Memory Test (Ranjana Poduval, Aug 10th, 2007)
I confess that of all the members in this group, I seem to have the weakest memory. Places, people, events (even with photographic evidence) seem to ring no bells, touch no chords anywhere. I am actively inclined to believe this is amnesia (and not aging) bought by the trauma of dissecting dead rats or in horror of differential calculus that I was subjected to in high school.
So, in response to people remembering their houses for each academic year, not to mention sections, homework assignments and seating arrangements (yes Jacob, that was the final straw), I attempted to revive a few memories of the so called halcyon years.
What do I remember of junior school? Well I remember coming to KG from a small town in Kerala (Trichur) with no knowledge of English and being assigned to the ever beautiful Mrs. Chakraborthy’s class in/over the Young Goan’s Club where school used to be; of being grammatically corrected by my cousin, Vineetha, to confidently announce to the class “Teacher, I am bathroom” when I wanted to take a leak. I couldn’t understand anything that she said in response, but I did gather from the smiles of everyone around that I was now a popular person.
Once I surmounted my difficulties with English, I discovered to my horror that an utterly incomprehensible Hindi was awaiting. I chanted “Aloo, Kakdi, bhindi , baingan, Bhari hui hai station wagon…” with the rest of my class in blissful ignorance of its meaning and often mixed up poems too for good measure. When my daughter, the other day, asked me to please meet her principal and check if she could drop out of Hindi, I laughed, but I recognized that feeling.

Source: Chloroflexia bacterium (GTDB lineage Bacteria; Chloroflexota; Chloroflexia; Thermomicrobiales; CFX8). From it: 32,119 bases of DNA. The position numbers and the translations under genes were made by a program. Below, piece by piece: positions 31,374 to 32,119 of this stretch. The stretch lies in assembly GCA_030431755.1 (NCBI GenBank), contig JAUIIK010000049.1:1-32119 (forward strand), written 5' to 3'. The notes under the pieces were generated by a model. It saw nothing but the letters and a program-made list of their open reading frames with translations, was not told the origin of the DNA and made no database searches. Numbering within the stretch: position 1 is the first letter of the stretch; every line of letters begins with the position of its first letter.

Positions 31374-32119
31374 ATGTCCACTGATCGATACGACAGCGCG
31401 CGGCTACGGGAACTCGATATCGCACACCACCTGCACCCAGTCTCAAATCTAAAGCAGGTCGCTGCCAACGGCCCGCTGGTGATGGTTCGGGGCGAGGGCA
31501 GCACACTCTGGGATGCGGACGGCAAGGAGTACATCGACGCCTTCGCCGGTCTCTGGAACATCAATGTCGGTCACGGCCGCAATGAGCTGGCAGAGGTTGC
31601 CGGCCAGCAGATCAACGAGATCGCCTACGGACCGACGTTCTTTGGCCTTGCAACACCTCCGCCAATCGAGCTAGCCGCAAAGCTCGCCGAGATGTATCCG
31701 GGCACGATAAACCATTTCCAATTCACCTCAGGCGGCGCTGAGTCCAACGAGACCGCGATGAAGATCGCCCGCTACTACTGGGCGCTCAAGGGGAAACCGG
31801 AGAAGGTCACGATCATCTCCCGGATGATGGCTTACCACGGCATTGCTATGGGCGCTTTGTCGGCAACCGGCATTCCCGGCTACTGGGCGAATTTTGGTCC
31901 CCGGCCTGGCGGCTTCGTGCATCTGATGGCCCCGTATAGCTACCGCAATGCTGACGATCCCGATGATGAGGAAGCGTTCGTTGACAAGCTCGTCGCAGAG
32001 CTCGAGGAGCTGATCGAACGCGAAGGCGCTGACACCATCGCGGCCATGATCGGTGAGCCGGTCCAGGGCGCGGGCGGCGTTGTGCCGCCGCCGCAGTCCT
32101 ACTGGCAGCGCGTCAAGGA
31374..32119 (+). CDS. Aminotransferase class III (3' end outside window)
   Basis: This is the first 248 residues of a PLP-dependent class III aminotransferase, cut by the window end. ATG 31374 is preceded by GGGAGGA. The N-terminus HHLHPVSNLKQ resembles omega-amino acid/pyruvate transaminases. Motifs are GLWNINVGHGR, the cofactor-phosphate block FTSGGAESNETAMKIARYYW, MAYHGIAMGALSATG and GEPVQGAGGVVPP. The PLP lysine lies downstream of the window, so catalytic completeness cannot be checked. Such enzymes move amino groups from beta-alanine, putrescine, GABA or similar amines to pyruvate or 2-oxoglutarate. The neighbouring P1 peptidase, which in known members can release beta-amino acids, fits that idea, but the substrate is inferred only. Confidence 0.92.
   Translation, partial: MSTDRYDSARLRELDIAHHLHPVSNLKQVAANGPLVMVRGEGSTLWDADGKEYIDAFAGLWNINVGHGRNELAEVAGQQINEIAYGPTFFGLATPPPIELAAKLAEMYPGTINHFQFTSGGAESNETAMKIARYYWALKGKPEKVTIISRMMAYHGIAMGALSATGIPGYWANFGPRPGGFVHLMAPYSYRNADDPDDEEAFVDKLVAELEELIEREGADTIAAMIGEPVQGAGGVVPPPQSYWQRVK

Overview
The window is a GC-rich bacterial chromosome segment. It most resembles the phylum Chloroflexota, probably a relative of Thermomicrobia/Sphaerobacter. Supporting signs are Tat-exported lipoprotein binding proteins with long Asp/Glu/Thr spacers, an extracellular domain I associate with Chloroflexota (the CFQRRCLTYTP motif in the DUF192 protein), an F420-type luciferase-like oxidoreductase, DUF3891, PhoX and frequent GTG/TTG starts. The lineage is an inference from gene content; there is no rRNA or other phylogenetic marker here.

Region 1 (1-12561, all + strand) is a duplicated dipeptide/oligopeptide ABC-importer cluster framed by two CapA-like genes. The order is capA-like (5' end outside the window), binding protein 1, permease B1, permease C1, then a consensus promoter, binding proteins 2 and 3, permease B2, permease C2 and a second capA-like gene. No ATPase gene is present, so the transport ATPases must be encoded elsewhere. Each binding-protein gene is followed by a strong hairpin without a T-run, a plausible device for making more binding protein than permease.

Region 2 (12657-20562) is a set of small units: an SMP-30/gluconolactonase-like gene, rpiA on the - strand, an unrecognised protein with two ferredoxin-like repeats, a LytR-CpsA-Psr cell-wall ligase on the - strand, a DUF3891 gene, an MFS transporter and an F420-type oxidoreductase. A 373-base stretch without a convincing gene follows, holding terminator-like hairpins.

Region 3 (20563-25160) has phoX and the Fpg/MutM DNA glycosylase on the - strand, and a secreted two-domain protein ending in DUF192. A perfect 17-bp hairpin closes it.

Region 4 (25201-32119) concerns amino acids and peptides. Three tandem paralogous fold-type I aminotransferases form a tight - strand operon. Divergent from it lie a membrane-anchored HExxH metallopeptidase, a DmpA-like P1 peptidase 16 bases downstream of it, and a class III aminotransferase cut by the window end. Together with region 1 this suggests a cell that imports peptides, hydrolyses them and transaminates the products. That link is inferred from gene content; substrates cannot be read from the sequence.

After a few people took exception to the building we were housed in by throwing Pepsi bottles at us, no doubt, neighbours whose afternoons were shattered by “1 2s are 2” and evenings by the presumably more musical expressions and exertions of the “Young Goans”, the school was relocated to Isa Town, via a short stint in some branch school.
New school, school bus, and waddaya mean I have to wake up an hour earlier mom!!! My parents, whether inspired by a constant need to better their living conditions, or a suffering from a low threshold of boredom, shifted homes 7 times in Bahrain. We never ventured beyond Manama, and could always revisit any of the homes we had vacated by foot. And oh yes, we carried the neighbours with us. Always shifted in packs of 4 families. Net result, we oscillated between Bab al Bahrain and Citibank and finally opposite the Family Bookshop for bus stops.
I seem to have more memories of life outside school at that stage of my life – though many of my classmates, especially the Malayalees, stay with me in memory, outside school. Can one forget the Keraleeya Samajam or the Bahrain Sports Club (BSC)? If the former was a microcosm of Kerala with talent nites, dramas and the bi monthly dance programs my dance teacher (Mrs. Rao in trousers) volunteered us for; the latter was a non equitable (tilted towards the Hindi speaking) representation of India. Enjoyable, nonetheless, with games of Housie, Bombay nights and Christmas parties. There was a higher risk of running into your teachers here, though. Imagine running into Mrs. Sequeira! Ajit K, Sandhya Radhakrishnan, Reshma Yousuf, Anith Philip, Maya and my cousin Vineetha were constant companions from our grade and a whole host of seniors too, bursting with talent (so the competitions seemed) and intelligence ( or so my mum kept telling me).